WORST HYGIENE: Jabba the Hutt

One of Lucas' most enduring creations is this organized-crime figure who rules the planet Tattooine. In another era he might have been played by Sydney Greenstreet (the corpulent Kasper Gutman in "The Maltese Falcon") or Peter Ustinov (the unctuous Batiatus in "Spartacus"), but here he's a massive alien who resembles a bloated sea cucumber. One of his more grotesque qualities is his slobbery tongue, as Princess Leia found out when she became his unwilling harem girl.



The swaggering space smuggler Han Solo was the role of a lifetime for Harrison Ford, and the actor has spent that lifetime grousing about it. That's too bad, because Han Solo is essentially the secret hero in "Star Wars" (he's arguably the character who goes through the biggest personal transformation). Like many characters in the Lucas universe, Han Solo is a throwback to all those classic cinematic loners - from Humphrey Bogart in "Casablanca" to William Holden in "Stalag 17" - who finally realize that some things are worth sacrificing for.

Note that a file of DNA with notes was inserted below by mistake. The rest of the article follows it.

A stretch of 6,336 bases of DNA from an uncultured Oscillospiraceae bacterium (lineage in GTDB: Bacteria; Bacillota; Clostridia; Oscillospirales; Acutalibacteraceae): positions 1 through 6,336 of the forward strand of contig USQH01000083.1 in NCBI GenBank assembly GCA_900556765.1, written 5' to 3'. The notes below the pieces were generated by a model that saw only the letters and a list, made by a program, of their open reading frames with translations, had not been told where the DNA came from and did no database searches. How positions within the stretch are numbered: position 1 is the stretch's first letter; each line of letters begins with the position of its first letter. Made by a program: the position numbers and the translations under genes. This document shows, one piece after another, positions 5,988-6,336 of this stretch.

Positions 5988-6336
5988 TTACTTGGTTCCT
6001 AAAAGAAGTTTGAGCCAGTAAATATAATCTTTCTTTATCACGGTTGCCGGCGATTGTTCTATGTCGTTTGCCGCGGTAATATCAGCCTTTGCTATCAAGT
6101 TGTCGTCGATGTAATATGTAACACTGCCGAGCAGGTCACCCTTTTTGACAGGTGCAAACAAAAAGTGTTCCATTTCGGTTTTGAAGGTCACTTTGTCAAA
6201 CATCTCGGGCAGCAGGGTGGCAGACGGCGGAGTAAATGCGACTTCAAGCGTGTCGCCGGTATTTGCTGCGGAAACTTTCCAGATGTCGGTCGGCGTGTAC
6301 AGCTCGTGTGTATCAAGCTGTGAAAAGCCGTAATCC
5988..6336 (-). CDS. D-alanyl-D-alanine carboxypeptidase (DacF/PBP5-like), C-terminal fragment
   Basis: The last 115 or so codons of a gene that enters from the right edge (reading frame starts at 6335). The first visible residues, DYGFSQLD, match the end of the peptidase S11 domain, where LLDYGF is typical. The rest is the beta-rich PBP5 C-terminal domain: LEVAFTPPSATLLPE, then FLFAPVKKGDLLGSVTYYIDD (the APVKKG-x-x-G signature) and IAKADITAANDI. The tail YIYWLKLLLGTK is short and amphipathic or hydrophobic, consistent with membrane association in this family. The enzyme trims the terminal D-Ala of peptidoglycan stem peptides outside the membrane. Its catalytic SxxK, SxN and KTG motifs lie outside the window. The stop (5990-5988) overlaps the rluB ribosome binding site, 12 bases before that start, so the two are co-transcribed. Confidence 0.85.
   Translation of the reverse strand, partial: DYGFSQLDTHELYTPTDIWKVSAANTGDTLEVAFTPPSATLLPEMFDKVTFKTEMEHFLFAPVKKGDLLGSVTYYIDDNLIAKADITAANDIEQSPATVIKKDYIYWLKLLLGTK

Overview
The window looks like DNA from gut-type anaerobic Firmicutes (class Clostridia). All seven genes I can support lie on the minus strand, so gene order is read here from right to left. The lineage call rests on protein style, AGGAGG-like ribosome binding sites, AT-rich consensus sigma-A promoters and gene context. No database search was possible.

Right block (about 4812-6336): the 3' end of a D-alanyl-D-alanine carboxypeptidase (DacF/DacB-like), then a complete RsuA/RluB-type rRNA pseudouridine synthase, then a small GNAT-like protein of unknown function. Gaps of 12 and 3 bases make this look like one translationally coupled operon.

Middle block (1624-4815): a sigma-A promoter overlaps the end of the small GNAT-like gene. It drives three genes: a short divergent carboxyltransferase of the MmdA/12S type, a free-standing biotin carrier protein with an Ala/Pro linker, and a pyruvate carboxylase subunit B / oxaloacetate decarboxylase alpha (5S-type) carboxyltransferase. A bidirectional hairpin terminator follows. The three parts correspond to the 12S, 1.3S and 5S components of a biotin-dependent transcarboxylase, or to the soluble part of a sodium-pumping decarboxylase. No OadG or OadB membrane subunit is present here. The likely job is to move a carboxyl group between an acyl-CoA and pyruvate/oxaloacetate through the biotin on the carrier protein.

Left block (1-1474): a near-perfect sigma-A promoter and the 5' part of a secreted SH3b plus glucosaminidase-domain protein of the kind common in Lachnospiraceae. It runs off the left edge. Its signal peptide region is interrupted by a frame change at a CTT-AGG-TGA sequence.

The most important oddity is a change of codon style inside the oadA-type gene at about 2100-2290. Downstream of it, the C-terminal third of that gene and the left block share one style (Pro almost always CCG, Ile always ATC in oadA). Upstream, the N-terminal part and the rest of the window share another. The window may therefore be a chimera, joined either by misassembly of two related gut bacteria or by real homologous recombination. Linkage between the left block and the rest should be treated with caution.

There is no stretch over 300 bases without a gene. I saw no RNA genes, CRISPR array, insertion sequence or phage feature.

We all have a friend like this one. He's the guy who calls you up, takes you out, gets you in trouble and skips out on the bill - but you love him all the same. That's Lando Calrissian, played with velvety charm by Billy Dee Williams in "The Empire Strikes Back." He welcomes his old friend Han Solo to Cloud City, promptly makes a pass at Leia (she isn't having it), then turns around and sells them out to Darth Vader. Nevertheless, by the end of "The Empire Strikes Back," Han and Lando are a team once more. They don't call Lando "old smoothie" for nothing.